Profitability and Draft Beer Quality

Quality draft beer ranks highest among the factors determining where a customer enjoys the freshest, tastiest drink. If a customer orders a beer and finds it to have an off flavor or smell, they might not complain to the bartender or server. Instead, they will opt to not order a second beer and find somewhere else to drink.

As the operator, you may not know there is a problem somewhere unless you frequently taste the beer yourself. Meanwhile, you will be losing money and customers. The solution is to maintain a regular cleaning frequency for your draft beer lines to ensure your customers are always tasting the highest quality beer possible. But performing regular cleaning in-house can be time-consuming and requires expertise. If you are in Portland, OR, the experts at Northwest Draft Technicians can help you maintain high-yield and low-waste systems and increase your profitability.

Draft beer taps

Common Beer Spoilers

Several things can accumulate inside the beer lines. Leaving it up to fate and avoiding cleaning puts you at risk of serving unpleasant or potentially harmful beer. Below are four common beer spoilers:


Although yeast is crucial in beer-making, its traces, either from the air or left over from the beer, can accumulate in the draft lines, clog them, and alter the beer’s taste. Typically, it happens around faucets, keg couplers, drains, or components of the draft beer system that have a lot of contact with air.


Although the bacteria in beer may not pose health hazards, it can lead to foul-smelling or sour-tasting beer.


Mold can lead to foul-tasting beer and pose a health risk when consumed. It often thrives in the areas of the draft beer dispenser that are constantly in contact with air. This fungus can lead to mold in the beer, spoil the taste, or wreak havoc on the consumer’s digestive system.

Beer Stone

Beer stone, also called calcium oxalate, is a salt deposit from beer, calcium, and oxalic acids when combined at cold temperatures. The deposits build up, take on yeast, mold, and bacteria and eventually end up spoiling the taste and affecting how the beer flows through the draft lines. Beer stone may even come out with the beer into the drinking glass.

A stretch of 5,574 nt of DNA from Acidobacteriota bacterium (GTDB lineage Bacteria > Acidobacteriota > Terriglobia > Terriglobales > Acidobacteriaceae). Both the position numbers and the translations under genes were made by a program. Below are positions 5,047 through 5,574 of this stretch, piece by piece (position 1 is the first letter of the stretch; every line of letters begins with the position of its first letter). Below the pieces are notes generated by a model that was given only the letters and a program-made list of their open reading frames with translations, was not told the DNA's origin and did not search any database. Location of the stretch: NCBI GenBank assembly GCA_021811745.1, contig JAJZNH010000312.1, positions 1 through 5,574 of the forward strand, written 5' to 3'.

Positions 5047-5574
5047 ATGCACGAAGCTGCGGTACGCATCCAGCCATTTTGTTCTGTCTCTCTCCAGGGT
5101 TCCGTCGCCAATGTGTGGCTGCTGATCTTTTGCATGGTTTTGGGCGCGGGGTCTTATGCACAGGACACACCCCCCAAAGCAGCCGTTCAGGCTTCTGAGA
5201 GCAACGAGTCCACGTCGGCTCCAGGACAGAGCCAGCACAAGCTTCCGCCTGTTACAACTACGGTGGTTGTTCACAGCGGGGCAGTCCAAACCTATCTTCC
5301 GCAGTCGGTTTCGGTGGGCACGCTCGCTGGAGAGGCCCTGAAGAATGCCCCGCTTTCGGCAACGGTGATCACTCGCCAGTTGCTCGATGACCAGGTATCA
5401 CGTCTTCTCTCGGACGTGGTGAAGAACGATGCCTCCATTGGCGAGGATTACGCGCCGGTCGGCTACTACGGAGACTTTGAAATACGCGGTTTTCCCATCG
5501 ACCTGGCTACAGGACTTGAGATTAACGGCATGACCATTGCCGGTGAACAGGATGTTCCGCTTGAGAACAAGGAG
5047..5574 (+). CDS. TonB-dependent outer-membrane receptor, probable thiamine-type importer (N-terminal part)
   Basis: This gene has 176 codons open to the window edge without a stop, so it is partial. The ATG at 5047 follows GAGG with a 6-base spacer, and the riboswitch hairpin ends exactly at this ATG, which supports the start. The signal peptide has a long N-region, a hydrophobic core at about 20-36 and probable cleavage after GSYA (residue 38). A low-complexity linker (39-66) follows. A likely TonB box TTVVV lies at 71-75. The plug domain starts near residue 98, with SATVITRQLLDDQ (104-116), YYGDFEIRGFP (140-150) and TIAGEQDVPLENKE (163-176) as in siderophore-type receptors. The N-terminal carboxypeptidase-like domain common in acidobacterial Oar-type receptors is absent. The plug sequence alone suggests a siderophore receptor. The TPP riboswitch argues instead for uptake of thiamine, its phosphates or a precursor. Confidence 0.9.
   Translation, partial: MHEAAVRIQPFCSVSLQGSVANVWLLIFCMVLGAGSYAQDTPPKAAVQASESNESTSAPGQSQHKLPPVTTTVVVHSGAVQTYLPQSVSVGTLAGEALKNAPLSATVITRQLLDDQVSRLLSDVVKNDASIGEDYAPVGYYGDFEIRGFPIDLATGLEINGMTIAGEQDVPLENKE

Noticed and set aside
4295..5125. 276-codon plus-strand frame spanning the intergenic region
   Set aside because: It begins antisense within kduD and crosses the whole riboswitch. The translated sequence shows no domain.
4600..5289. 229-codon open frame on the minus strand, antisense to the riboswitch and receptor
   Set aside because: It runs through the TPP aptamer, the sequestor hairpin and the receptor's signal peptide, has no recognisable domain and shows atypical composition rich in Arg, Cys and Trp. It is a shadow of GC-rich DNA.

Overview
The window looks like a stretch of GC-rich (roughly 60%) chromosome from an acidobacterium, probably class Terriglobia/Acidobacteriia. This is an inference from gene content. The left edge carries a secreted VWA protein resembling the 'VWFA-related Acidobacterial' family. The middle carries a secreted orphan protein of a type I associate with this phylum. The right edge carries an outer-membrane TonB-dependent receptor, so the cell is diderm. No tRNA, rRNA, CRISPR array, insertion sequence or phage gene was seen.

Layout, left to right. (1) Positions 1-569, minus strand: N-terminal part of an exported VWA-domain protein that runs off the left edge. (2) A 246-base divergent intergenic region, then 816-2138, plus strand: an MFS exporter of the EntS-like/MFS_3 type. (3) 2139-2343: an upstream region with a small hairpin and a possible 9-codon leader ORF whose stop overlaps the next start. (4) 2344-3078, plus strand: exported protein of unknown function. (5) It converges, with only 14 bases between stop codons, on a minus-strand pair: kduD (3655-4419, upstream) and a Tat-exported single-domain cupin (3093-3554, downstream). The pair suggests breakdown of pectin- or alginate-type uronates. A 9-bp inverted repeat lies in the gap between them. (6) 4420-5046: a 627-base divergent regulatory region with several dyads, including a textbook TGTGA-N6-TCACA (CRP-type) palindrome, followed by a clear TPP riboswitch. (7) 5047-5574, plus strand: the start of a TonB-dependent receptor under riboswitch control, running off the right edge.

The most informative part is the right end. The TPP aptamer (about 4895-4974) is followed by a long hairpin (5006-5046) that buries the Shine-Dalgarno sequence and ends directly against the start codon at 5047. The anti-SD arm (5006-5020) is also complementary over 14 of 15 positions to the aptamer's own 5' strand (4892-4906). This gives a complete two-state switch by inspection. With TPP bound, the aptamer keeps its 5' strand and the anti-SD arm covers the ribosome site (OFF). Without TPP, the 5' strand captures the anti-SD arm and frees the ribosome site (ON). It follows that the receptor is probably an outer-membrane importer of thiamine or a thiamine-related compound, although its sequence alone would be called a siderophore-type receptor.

Leaving these beer spoilers unattended will inevitably lead to dissatisfied customers and lost sales. Further, customers understand the health risks of consuming poor-quality beer and thus may not return to your bar again.

Bartender pouring draft beer into a glass

Recommended Cleaning Frequency for Draft Beer Lines

Keeping draft lines clean is crucial to assure you are serving customers great draft beer. You should view the costs associated with cleaning as an investment with a high return. The Brewers Association’s Draught Beer Quality Manual recommends cleaning all draft beer systems every two weeks whether the beer line is long, as is the case in an air shaft or glycol system, or short, as found in the direct draw box. The manual is a product of a consensus between large and small brewers, draft beer equipment supplying companies, and technical experts. It defines draft beer equipment, procedures, timing, and chemicals that assure the beer served has the quality the brewer intended.

The Cost and Benefits Associated With Draft Beer Line Cleaning

Let’s break down the expenses related to cleaning each line into two components:

Cleaning a single line typically costs about 0.63% of the total profit from a keg. That means shifting from a monthly cleaning cycle to a two-week cycle will cost you less than two cents per pint.

Let’s say a bar operator has concerns over the cost of the line cleaning and thus chooses to double the recommended time between cleaning, i.e., perform the exercise monthly.

Consequently, beer spoilers thrive in the draft beer machine and lead to a funky taste in all the beers on the tap. In the beginning, light lagers and wheat beers will have a noticeable off flavor, although the more robust ales and stouts will cover up the foul taste for now. But within a short time, the off flavor will be noticeable in all beers on the tap. Below are the four options that bar patrons will take, all of which can cost you profits:

A bar operator is likely to lose more than it would cost to clean the lines properly. Even worse, the draft beer sales and revenue continue to shrink daily if the operator does not deploy an effective line cleaning process. Typically, bar operators may experience a sales decline of between 5% and 8%. But with biweekly cleaning, beer sales may grow by an average of 4% to 7%. In a nutshell, the realized cost of lost sales and customer goodwill exceeds the expense of cleaning the line. Further, maintaining beer quality increases profitability.

Improve Your Draft Beer Quality With Northwest Draft Technicians

With the difference in dollars between the potential decline and increase in sales, bar operators have a clear reason to ensure regular draft line cleaning. Fortunately, you can look into an experienced bar line cleaning service to do that on your behalf. At Northwest Draft Technicians, we commit to helping bars and restaurants throughout Portland, OR, serve beer the way the brewer intended. Contact us today.

Four glasses of draft beer on a tray

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